Country that is rising in development and other fancy shmatts.
Country that leeches all its internet from Singapore’s undersea cables.

untitled-2TM.net, TMNET, TMnet, Tm.net, tmnet or however the hell they spell it is the major ISP in Malaysia. It has a famous reputation … for being slow. I think some people have switched over to this new thing called “Celcom Broadband” but that’s still picking up pace – and not everybody is comfortable with Wifi yet in this country. The other alternative is “Jaring” – I hear they’re now offering broadband services, but I haven’t heard much about it. Anyways, back to TMnet. Slow, you say? Yes. By this I mean download speeds of 3-4kbps. By this I mean packet loss. By this I mean random disconnects. By this I mean a dumbass on the other end of the support line (Nah, some are decent). This has been generally accepted as the norm here – but don’t lose hope! There is nothing but salvation at hand.

So, my fellow Malaysian, I offer you some tests to check whether or not it’s your router that’s screwing up, your router to TMnet connection that’s screwing up, or of it’s TMnet that’s serving you those long hours of slow internet connections – if any at all.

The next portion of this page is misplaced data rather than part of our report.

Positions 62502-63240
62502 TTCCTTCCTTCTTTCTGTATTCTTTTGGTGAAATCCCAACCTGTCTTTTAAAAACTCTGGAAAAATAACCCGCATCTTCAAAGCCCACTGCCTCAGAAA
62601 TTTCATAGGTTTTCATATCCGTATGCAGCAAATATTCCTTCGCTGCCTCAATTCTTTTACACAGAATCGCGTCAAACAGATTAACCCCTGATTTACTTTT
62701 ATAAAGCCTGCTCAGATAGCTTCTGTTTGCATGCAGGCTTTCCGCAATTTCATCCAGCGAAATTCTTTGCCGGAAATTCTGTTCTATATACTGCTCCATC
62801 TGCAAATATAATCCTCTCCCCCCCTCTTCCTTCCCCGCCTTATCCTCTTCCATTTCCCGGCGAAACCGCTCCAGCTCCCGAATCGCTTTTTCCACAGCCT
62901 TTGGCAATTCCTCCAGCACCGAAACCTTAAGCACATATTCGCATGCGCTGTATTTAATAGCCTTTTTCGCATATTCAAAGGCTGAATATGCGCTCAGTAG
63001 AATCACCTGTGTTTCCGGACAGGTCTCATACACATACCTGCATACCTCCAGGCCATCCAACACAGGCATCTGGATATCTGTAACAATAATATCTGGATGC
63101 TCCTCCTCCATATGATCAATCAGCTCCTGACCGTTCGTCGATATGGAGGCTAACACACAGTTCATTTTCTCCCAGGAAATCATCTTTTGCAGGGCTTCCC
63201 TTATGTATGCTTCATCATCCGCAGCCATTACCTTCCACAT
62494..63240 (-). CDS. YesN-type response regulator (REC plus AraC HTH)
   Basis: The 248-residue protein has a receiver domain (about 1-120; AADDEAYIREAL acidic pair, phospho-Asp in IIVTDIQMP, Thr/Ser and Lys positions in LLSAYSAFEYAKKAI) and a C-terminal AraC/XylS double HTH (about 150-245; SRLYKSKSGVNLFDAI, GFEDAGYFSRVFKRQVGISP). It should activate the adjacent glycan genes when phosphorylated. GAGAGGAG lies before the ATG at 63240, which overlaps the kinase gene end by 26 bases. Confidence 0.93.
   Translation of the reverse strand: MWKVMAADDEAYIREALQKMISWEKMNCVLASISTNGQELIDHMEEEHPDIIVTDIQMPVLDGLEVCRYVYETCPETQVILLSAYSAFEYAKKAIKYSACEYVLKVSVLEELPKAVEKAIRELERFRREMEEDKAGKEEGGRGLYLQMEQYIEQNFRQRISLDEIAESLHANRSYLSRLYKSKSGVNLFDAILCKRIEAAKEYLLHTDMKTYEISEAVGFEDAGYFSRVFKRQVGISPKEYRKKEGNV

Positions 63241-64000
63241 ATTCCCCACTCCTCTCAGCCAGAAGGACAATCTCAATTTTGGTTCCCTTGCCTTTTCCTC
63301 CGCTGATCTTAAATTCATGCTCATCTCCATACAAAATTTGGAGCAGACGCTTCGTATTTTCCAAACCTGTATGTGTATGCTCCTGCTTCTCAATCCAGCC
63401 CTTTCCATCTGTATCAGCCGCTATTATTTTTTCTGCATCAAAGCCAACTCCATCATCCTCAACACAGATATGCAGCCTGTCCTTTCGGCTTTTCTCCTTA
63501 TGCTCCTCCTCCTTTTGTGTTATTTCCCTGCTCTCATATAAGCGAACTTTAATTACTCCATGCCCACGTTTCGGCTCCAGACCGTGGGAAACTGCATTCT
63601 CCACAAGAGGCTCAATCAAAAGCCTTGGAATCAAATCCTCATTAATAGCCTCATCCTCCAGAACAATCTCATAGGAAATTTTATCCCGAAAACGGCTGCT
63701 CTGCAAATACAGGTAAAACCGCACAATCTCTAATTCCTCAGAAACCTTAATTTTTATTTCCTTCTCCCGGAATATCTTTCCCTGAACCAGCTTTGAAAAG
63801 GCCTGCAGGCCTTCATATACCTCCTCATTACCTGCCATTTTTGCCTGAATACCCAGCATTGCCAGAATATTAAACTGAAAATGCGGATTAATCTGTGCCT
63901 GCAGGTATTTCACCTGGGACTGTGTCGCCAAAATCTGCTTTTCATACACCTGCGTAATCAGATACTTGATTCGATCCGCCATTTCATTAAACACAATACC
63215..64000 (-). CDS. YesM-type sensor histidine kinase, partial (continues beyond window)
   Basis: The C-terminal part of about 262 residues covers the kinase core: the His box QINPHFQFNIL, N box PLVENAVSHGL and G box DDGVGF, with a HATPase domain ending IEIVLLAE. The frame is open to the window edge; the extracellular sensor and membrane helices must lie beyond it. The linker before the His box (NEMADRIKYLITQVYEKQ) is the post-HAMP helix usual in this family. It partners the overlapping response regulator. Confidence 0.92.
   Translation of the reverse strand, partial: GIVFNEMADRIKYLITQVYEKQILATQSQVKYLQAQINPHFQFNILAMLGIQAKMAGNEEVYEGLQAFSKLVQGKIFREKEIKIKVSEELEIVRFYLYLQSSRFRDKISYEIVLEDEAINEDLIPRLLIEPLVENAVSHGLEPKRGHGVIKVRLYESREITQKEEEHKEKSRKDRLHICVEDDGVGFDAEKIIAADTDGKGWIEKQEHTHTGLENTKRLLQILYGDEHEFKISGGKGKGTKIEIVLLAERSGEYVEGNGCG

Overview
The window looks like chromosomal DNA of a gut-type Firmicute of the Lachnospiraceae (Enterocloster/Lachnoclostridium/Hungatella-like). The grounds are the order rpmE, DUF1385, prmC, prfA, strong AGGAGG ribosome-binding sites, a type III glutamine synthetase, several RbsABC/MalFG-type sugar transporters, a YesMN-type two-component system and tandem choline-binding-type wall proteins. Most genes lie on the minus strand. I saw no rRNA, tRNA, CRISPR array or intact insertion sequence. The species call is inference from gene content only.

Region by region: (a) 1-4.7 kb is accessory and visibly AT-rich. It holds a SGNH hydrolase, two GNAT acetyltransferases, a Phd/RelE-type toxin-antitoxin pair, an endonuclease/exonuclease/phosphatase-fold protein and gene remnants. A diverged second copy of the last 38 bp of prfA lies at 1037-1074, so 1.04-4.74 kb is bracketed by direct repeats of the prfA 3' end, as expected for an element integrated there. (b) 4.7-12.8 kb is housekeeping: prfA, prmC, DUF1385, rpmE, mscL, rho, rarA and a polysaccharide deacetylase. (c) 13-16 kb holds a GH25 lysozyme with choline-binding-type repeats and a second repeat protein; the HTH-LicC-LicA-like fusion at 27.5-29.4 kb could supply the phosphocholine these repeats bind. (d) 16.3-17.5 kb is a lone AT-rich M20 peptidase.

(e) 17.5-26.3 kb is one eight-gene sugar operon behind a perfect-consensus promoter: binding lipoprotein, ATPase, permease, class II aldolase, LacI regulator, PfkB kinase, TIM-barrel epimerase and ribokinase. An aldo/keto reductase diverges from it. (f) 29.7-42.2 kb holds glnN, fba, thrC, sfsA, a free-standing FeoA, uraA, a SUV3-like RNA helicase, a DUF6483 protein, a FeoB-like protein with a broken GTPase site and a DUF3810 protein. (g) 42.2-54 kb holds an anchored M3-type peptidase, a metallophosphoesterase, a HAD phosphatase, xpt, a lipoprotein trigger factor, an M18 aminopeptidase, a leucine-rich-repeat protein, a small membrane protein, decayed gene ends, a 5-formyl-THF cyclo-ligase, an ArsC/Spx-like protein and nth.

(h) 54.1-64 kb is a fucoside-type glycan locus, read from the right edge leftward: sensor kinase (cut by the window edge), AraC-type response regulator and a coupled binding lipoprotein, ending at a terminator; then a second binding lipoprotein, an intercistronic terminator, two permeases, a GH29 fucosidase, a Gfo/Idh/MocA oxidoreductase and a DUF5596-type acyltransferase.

Luckily when the internet is playing hide and seek, the one service I can still easily access is IRC chat. IRC chat is one of those things I believe a lot of people are missing out on. At the same time, I realise it weeds out a lot of the idiots on the Internet. Anyway – one day my Internet learned this awesome new trick called “play dead” … so I asked for some advice on IRC. Here’s what the overall plan was to debug the problem:

  1. Ping your router to check if the problem is the connection from your computer to your router.
  2. Do a traceroute to find out the IP of your ISP (TMnet).
  3. Ping your ISP (TMnet) to see if the connection problem is from your router to TMnet.